Note: If an employee starts on an alternative vacation entitlement year or isn’t employed at the beginning of the entitlement year, they’re entitled to a pro-rated amount of vacation time, also known as a stub period .






Wouldn’t it be nice to have a day off to move into your new home or to attend your grandfather’s unveiling? That’s where personal days come in. Personal days off offers employees an additional form of paid time off that contributes to a healthy work environment. Employees can use this time off for things that shouldn’t count as a vacation day or sick leave, and use it as a personal day.

Currently, Ontario does not require employers to provide personal days off but it’s definitely something to consider in your policy.


You’re not required to offer personal days in Ontario but you’re required to offer personal emergency leave . So keep in mind that this policy grants your employees the right to take up to 10 days of job-protected leave each calendar year due to illness, injury, death, and emergencies. Special rules apply to some occupations.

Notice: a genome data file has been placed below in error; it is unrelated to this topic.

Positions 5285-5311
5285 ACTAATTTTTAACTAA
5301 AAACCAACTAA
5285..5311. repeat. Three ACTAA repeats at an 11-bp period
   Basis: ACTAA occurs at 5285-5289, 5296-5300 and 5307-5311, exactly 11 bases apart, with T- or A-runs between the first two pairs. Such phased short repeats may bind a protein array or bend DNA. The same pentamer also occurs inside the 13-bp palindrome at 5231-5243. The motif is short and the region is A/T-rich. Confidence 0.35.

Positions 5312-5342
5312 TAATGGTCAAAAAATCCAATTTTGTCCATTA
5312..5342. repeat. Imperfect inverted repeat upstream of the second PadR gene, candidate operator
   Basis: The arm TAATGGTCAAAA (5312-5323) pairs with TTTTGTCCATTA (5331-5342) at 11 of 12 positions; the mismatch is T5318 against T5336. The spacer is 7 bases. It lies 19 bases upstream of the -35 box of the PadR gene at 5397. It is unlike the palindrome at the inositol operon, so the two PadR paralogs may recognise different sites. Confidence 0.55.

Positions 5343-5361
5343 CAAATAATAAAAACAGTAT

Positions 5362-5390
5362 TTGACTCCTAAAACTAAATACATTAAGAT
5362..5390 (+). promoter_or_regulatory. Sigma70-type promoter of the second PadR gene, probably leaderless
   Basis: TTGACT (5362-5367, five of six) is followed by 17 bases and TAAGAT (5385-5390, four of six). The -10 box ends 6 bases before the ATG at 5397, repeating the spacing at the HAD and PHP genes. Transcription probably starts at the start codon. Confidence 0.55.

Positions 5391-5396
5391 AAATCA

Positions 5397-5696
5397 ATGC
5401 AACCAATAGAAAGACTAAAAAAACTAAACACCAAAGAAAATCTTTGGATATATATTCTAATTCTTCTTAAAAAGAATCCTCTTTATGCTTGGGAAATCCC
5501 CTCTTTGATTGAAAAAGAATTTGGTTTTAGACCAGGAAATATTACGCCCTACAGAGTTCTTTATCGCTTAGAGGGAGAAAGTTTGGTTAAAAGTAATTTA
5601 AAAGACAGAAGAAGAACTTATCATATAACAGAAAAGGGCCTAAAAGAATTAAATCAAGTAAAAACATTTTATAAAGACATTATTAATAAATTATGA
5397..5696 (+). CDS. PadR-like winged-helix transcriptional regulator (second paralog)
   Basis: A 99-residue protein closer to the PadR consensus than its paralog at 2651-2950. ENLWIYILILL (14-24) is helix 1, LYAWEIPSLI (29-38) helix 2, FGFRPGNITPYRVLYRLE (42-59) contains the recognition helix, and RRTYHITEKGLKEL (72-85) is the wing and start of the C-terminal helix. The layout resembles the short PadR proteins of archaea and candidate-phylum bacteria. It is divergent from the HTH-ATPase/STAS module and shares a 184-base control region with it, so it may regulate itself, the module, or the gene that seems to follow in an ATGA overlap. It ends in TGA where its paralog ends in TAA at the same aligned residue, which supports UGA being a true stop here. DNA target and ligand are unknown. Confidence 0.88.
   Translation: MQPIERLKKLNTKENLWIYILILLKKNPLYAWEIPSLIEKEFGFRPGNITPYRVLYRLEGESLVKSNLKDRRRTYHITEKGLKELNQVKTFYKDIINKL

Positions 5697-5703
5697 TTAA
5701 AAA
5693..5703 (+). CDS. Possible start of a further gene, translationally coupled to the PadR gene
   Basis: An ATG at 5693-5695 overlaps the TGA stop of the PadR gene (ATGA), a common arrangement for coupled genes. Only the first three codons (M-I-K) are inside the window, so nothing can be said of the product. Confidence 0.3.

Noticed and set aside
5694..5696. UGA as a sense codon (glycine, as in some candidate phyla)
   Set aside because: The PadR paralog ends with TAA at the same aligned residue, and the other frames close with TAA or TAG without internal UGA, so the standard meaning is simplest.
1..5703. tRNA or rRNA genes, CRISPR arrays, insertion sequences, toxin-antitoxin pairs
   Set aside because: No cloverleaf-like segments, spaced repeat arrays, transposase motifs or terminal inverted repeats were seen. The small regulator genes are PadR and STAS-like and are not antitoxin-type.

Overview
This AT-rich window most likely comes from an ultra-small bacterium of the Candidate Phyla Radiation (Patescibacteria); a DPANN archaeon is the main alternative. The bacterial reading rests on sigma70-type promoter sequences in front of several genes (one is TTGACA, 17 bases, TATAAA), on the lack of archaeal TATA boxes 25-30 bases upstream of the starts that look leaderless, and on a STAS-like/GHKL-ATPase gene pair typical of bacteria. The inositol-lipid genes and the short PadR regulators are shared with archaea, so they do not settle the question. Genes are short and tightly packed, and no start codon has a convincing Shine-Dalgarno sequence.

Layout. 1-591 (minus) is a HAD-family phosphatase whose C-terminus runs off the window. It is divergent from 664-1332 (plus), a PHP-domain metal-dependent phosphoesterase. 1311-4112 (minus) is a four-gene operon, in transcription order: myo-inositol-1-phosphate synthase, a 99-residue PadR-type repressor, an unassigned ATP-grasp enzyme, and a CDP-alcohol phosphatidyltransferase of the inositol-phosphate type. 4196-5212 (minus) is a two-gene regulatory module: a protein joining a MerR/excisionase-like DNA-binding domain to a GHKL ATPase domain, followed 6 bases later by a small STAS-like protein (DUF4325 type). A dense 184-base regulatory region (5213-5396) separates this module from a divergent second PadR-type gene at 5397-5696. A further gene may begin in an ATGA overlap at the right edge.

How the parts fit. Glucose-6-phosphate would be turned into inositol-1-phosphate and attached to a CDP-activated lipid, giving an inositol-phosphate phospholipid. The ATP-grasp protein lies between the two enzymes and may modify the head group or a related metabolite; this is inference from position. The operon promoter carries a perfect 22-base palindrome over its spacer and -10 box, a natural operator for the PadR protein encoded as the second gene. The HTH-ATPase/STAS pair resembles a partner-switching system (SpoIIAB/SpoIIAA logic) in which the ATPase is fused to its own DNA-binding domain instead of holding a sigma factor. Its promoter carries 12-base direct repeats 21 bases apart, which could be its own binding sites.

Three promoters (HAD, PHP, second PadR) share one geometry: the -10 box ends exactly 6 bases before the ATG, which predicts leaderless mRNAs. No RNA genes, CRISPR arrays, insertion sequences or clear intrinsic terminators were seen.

Some companies may choose to provide unlimited paid time off as long as their employees meet their performance goals, while others may decide to offer it right off the back. Perhaps your company is only qualified to offer what’s within the requirements. It all depends on the goals you're trying to accomplish. Let’s explore some pros and cons of offering unlimited paid time off:

  • Helps to attract and retain top talent
  • Reduces employee burnout to increase productivity
  • Cut down costs (employees can’t accrue time off)
  • Employees gain trust and flexibility, leading to an increase in morale